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Staying where you are. Self Care in times of Lockdown

How are you looking after yourself (mind and body) during lockdown?

Having moved into their studio at Peckham Levels last year, Liz Dean and Lisa Baum set up Space For Me, offering talking therapy to adults in the local area. We touched base with Liz to find out her suggestions for self care whilst we are all staying at home…


The importance of staying where you are.

Through these extraordinary times in which we have been trying to live in, you have probably seen many articles stressing the importance of self-care and routine: try to keep a regular pattern of sleep, eat as sensibly as you can, go out when it’s light and talk to a trusted someone if you feel able.

I totally agree with all this, we need anchors in life to feel supported, comforted and connected to others.

At times I have forgotten to take care of the basics and then noticed myself feeling agitated and annoyed at relatively small things. If this forgetting becomes habitual, we may start feeling disconnected from ourselves and those around us, or overwhelmed and sensing our mood dropping considerably.

The arrival of the virus has brought the way in which we look after ourselves into focus. Our bodies are preoccupied with danger right now.

It’s not just our health and that of others close to us that we are worried about, but also our finances, our future, the condition of the planet and the political turbulence that is unbalancing so many of us. Some things should be, in my opinion, making us feel uncomfortable, such as the inequality that is now harder to look away from. This is a lot, all at once.

We have lost our safe spaces, with the only place left being the home. For some this is a familiar haven and for others a source of increasing tension. For most of us maybe it’s something in-between.

‘Self-care’ is not easy though.

I have noticed this even more through talking with people in my work. People often tell me in a matter-of-fact way that they can’t make time for themselves and many don’t even know what that would look like for them.  What about those working long hours in hospitals and in other caring roles right now – they would probably say that it’s hard to be kind to yourself when you’re on a non-stop shift. 

I remember many years ago when I was starting to learn about meditation and the Zen tradition, I had been complaining about some situation I had found myself in and was looking for an answer. My teacher, who had been listening quietly for some time, looked at me gently and asked, “What would be the compassionate thing to do?” I was left speechless at this and was, quite frankly, disappointed. What did compassion have to do with it? It’s taken quite a few years to see the relevance of this question. Compassion means ‘to suffer with’. Hopefully you have experienced this even in a small way when someone has seen you being in pain and their acknowledgement has helped settle you somehow. What you begin to notice if you do this for yourself is more flexibility inside of you; it’s not that you stop experiencing intense emotions, but rather you gradually stop choosing what is acceptable and what is not. Not letting yourself be as you are is far more painful.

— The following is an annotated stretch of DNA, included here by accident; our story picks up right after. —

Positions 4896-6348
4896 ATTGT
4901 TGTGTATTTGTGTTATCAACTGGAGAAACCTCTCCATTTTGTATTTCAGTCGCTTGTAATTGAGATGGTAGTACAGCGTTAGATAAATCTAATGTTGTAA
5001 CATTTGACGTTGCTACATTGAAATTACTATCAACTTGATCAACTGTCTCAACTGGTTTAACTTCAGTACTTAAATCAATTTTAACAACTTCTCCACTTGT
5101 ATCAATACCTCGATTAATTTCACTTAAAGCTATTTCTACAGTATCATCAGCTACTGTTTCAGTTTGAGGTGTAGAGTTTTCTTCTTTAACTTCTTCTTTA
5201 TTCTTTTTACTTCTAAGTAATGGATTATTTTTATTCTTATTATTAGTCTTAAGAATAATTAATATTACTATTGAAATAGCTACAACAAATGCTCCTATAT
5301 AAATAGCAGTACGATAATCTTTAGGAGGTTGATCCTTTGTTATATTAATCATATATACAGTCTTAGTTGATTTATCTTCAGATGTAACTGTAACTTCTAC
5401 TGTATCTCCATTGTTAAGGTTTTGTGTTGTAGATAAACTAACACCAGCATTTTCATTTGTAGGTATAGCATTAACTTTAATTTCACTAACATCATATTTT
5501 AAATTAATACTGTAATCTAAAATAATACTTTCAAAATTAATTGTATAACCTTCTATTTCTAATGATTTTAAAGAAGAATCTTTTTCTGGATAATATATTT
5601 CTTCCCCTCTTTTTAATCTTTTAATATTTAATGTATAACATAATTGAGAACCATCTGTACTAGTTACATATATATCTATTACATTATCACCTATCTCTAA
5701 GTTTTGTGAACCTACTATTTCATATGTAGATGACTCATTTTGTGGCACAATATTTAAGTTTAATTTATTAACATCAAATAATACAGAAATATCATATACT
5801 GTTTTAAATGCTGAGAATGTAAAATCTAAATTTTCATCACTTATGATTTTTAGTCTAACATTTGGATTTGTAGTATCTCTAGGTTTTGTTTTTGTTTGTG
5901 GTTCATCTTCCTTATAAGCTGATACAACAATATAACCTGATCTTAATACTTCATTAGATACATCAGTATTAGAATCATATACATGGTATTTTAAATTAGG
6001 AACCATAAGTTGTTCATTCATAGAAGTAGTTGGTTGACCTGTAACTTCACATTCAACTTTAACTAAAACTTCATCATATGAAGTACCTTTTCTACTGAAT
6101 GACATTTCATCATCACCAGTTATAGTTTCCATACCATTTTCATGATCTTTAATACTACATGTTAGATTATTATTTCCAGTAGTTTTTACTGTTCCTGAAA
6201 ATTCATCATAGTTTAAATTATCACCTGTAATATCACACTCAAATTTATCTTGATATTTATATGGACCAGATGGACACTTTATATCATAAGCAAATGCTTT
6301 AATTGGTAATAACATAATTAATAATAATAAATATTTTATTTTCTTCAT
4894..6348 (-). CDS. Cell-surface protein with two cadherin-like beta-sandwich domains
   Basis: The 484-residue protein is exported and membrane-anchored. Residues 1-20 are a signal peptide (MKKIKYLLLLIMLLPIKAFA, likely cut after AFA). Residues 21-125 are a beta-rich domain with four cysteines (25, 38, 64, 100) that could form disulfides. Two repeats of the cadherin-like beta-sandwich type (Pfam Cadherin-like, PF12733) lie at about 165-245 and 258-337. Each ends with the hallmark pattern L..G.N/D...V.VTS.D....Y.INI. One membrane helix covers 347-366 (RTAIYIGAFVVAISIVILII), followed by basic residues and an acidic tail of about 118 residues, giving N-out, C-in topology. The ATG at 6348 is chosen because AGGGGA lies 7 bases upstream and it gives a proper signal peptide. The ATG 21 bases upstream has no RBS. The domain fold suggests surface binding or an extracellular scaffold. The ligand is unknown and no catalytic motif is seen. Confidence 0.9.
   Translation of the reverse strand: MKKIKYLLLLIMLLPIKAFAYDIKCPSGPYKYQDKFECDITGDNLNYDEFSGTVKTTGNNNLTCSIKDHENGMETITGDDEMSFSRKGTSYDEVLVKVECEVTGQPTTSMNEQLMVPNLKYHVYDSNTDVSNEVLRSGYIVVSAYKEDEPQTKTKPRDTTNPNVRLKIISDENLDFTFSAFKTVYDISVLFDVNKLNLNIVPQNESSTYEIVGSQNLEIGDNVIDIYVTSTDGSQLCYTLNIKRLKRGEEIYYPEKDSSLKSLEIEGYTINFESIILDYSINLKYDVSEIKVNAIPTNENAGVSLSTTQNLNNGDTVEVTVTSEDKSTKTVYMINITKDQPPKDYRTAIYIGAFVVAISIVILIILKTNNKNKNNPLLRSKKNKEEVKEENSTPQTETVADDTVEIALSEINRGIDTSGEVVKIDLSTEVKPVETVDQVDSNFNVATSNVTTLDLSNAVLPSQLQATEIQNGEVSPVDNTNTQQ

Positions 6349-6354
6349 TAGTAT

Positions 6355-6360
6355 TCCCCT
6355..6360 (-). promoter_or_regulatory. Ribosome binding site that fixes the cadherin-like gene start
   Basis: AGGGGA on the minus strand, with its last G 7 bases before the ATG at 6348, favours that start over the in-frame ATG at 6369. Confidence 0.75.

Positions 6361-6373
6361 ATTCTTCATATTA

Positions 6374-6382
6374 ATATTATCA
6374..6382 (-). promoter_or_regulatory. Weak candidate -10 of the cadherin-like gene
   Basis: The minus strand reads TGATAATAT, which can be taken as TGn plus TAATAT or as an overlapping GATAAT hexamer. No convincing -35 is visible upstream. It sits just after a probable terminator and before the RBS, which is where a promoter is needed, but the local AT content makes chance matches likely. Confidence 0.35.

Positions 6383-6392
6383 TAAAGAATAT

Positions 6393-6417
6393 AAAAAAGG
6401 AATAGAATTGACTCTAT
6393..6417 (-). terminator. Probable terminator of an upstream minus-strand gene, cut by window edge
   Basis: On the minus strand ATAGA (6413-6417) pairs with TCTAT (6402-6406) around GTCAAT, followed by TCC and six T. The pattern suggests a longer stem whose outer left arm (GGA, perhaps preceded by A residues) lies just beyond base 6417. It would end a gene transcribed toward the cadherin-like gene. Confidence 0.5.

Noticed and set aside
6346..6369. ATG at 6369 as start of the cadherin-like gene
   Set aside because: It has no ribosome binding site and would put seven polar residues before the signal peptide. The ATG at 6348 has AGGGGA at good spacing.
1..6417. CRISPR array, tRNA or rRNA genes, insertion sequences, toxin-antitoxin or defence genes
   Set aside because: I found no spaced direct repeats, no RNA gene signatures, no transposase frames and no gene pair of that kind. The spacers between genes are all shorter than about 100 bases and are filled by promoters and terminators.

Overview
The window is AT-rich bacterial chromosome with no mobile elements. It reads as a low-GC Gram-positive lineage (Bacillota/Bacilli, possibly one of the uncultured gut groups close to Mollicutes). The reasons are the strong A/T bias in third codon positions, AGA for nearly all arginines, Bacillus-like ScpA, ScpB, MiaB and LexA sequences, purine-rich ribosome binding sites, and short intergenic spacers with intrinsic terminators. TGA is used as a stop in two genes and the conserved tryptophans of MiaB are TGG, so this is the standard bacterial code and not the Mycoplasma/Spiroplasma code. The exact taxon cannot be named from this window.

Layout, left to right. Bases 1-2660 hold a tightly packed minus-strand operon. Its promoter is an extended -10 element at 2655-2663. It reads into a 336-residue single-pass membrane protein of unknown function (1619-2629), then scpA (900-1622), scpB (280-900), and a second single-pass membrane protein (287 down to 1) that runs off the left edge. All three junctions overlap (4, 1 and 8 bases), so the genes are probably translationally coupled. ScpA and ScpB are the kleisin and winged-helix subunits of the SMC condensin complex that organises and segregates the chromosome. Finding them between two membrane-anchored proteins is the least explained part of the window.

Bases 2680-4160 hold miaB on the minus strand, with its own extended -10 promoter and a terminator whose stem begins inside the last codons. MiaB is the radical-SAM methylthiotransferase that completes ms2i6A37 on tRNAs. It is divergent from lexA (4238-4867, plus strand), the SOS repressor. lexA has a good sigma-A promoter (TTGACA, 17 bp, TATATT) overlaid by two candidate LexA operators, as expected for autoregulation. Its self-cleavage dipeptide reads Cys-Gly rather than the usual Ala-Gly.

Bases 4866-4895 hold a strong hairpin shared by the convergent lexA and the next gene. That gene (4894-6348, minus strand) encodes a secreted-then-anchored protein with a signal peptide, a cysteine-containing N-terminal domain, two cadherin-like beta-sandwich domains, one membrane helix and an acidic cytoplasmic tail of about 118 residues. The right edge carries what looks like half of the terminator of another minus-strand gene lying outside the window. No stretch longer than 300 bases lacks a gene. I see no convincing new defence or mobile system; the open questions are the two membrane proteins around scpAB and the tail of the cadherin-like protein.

I also notice how often people quickly minimise their experience, saying things such as: “But there are so many others worse off than me”, and “It’s not that bad, I shouldn’t complain”. These statements could of course have their roots deeper in the past when our concerns may not have been met very well, but the system we are all a part of tells us to get rid of things rather than be with them. “Things”, in particular, being our feelings that tell us that we are alive.

I see my job as doing my best to stay with people as they are.

Sounds simple, but notice how often you move away from your experience, mainly in your body and how the mind takes over with its endless analysing and explaining. Meditation teacher Tara Brach says that our habit and our conditioning is to want life to be different; that the present moment feels uneasy and we are waiting for the next moment that will apparently be better. 

She encourages us to ask: “What’s going on inside me now? Can I be with this and meet this with care? What am I unwilling to feel right now?”

As a result, are we able to make some room for the parts of us that are scared, hurt, agitated, angry?

When we let some of these feeling states land then maybe self-care can become less of a project or an add on, but rather something that we do simply because it helps us.

~ Liz Dean, Space For Me